“You just get frustrated and especially when they score three goals . . . right away,” said Ovechkin, who became the third NHL player to record four goals in a game this year. “It’s kind of hard situation but it’s good for our team, we come back, we stick together nobody scream at each other we stay as a group and we win the game. It’s huge.”
Troy Brouwer scored the game-winning goal in the fifth round of the shootout, extending the Capitals’ winning streak to three games. It wouldn’t have been possible without Ovechkin taking control of a contest in a way that only he can.
It was Ovechkin’s third four-goal game of his career and his 13th career hat trick. He passed Peter Bondra to become the Capitals’ all-time franchise leader in power-play goals with 138 after scoring two on the man-advantage against the Lightning. Ovechkin also remains the NHL’s leading scorer with 26 goals — six more than Anaheim’s Corey Perry and St. Louis’s Alex Steen.
Ovechkin’s heroics were required after Washington got off to a dismal start. Trapped in their own zone, the Capitals were unable to record a shot on goal until 11 minutes 56 seconds had passed. No one struggled more than Mike Green, who was whistled for 18 penalty minutes including a 10-minute misconduct in the first 11 minutes 42 seconds of the contest, putting the Capitals at a significant disadvantage.
With Green in the box, Martin St. Louis and Nikita Kucherov both scored power-play goals, with shots from the high slot through traffic to put Tampa Bay ahead 2-0 at 10:49.
Eighteen seconds later Nate Thompson scored on a two-on-one with Green the lone defenseman back to make it 3-0 on the Lightning’s eighth shot of the game. Thompson’s goal resulted in Braden Holtby’s exit from the contest as Coach Adam Oates searched for a spark and turned to rookie Philipp Grubauer, who would finish with 32 saves as he captured his second NHL win.
“We shot ourselves in the foot every which way,” Oates said. “They get the third one and there’s still way too much game left gotta do something. Unfortunately that’s one of the options.”
The Capitals responded. After thwarting the last of Tampa Bay’s power plays courtesy of Green, Ovechkin put Washington on the scoreboard. It was a familiar tally as Nicklas Backstrom, who recorded a goal and four assists, won a faceoff back to his long-time linemate and Ovechkin snapped a shot to the far post before Ben Bishop (26 saves) could set up to make it 3-1 with less than six minutes remaining in the frame.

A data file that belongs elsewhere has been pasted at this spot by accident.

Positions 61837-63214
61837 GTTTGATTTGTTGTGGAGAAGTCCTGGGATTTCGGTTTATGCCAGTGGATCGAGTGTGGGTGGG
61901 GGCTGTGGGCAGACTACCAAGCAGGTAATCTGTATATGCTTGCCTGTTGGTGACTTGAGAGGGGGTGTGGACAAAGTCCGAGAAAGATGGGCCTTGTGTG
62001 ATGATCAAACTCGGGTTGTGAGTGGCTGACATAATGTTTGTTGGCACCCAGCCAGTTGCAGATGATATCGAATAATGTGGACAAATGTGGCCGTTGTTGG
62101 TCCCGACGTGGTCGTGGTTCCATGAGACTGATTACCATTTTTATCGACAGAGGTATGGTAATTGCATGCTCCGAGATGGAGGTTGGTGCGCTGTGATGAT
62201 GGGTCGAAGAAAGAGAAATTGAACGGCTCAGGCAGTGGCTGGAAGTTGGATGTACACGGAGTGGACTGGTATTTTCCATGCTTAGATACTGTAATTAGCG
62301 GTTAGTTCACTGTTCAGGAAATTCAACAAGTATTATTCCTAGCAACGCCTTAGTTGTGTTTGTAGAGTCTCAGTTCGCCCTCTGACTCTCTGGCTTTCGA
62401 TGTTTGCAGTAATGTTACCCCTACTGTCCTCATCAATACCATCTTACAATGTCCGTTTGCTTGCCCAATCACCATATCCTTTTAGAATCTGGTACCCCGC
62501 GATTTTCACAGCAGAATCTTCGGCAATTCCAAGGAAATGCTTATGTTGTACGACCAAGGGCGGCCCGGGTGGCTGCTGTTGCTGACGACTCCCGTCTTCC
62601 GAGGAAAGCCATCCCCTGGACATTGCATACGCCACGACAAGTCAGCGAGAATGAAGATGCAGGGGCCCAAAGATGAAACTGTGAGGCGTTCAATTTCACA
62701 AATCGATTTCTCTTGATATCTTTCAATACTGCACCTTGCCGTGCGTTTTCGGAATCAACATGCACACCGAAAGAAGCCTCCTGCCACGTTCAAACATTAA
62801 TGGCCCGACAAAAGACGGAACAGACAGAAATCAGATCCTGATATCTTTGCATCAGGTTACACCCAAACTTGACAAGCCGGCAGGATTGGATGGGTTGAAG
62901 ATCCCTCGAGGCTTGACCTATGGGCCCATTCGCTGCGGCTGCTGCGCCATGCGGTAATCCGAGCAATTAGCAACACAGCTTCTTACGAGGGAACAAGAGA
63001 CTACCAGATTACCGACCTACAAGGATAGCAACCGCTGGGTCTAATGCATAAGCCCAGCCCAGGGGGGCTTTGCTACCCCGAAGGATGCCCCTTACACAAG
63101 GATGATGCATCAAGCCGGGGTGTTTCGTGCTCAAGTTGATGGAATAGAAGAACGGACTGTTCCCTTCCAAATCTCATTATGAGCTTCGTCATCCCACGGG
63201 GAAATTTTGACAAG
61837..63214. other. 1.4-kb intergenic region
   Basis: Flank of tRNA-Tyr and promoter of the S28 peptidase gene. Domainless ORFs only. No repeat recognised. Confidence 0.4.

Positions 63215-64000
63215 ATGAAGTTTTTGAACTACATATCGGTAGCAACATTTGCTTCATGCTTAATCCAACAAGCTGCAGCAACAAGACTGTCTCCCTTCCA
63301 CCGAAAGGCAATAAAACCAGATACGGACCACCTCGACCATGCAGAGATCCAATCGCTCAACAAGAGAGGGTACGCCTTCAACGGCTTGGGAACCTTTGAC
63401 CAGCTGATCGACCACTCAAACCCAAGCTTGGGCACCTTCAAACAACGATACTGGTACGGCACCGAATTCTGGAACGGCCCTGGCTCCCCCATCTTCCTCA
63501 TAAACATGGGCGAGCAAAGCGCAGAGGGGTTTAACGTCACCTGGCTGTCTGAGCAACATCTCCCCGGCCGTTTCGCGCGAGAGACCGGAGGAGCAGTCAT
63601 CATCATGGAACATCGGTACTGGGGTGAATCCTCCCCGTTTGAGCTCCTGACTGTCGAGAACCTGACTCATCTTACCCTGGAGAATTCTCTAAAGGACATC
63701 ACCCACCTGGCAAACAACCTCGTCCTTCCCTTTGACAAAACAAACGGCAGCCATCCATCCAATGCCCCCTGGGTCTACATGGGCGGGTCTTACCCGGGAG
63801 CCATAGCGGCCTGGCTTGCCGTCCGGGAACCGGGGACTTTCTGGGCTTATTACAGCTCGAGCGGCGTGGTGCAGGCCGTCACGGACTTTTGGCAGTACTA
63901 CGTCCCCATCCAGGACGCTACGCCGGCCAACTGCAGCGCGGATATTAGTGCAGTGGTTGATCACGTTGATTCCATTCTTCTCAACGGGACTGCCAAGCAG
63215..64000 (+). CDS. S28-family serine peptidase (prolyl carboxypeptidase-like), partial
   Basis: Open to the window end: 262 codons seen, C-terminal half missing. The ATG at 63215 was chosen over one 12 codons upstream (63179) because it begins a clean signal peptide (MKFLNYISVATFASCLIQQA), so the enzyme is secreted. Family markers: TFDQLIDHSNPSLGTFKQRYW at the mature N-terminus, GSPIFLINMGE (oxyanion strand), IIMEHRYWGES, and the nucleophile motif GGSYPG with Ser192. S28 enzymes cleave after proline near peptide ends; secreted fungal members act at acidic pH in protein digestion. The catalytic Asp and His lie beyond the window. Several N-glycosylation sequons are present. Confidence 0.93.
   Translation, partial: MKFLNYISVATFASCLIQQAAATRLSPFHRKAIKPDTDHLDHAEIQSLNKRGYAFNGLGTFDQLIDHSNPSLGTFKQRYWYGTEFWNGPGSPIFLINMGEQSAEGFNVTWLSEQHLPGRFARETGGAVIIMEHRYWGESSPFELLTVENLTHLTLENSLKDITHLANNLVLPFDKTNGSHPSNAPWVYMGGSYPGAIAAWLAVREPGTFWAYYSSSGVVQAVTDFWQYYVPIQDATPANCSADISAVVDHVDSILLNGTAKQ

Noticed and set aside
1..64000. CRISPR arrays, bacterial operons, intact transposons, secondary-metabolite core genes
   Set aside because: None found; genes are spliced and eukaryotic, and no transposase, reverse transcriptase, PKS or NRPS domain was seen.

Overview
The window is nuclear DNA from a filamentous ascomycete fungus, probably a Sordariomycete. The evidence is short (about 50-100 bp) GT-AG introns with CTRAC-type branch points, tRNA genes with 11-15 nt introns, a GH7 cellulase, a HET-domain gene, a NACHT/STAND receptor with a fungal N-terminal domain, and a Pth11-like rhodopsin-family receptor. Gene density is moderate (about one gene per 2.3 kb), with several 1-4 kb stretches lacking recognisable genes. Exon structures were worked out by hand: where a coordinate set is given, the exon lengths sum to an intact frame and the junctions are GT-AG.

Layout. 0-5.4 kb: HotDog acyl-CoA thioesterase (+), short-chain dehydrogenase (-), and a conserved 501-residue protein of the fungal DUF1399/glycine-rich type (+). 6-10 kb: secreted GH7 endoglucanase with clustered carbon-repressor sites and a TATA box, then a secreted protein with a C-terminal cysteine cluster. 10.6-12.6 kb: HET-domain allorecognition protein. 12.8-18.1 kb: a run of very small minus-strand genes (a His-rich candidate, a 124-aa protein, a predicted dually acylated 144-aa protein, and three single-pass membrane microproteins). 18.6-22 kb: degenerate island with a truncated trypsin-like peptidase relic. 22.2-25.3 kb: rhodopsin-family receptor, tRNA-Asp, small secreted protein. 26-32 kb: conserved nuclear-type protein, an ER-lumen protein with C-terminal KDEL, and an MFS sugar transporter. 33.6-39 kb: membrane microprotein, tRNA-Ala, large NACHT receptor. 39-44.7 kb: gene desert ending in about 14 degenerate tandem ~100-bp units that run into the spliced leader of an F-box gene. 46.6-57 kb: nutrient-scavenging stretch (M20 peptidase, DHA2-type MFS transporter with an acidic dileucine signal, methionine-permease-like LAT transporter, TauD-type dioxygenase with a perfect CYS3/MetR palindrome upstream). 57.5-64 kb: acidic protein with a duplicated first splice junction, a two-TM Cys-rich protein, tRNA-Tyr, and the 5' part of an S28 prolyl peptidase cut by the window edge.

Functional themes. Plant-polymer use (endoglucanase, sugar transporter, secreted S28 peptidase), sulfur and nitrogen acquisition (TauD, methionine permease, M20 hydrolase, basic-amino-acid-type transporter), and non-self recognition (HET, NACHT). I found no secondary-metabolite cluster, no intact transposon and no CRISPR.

“It kind of gave us the life we needed,” Karl Alzner said. “We came in and we were talking about there’s tons of game left, just take it slow it will be fine. . . . We were happy we got that, if we didn’t get that it could have gotten ugly.”
In the second, Backstrom chipped away at the deficit further when he scored to make it 3-2 on a broken play on the man-advantage with a shot placed high above Bishop who had been diving to make several prior stops. Tyler Johnson upped Tampa Bay’s lead to 4-2 with 12:41 gone in the middle period but even then, the Capitals kept pushing.
Richard Panik delivered a dangerous hit from behind in the neutral zone that sent Alzner head first into the boards. Panik received a five-minute major penalty for boarding, giving Washington’s power play and Ovechkin the opportunity it needed.
Seven seconds in, Marcus Johansson fed Ovechkin on a back-door play for a one-timer that made Bishop little more than a pylon in a practice drill to pull the Capitals within one. A little over two minutes after that tally, Ovechkin scored again – this time on a one-timer after a feed from Green — to tie the game at 4, secure a hat trick and overtake Bondra in the record books.
He wasn’t done there, though. Ondrej Palat gave the Lightning the lead one last time with 8:36 gone in the third period. The Capitals were still trailing by one when Oates used his timeout with 47 seconds remaining in regulation, but out of the break a faceoff win by Brouwer and battles won in the corner allowed them to maintain possession. The puck was sent out to John Carlson at the left point who sent a one-timer puck across to Ovechkin at the top of the left circle. With one blast he tied the game once more and sent the Capitals on their way to a win.
“He’s a pure sniper,” Oates said. “The fourth goal, with the ice conditions at that time, the length of the pass the weight on the pass that’s an incredible shot. That’s why he’s a superstar.”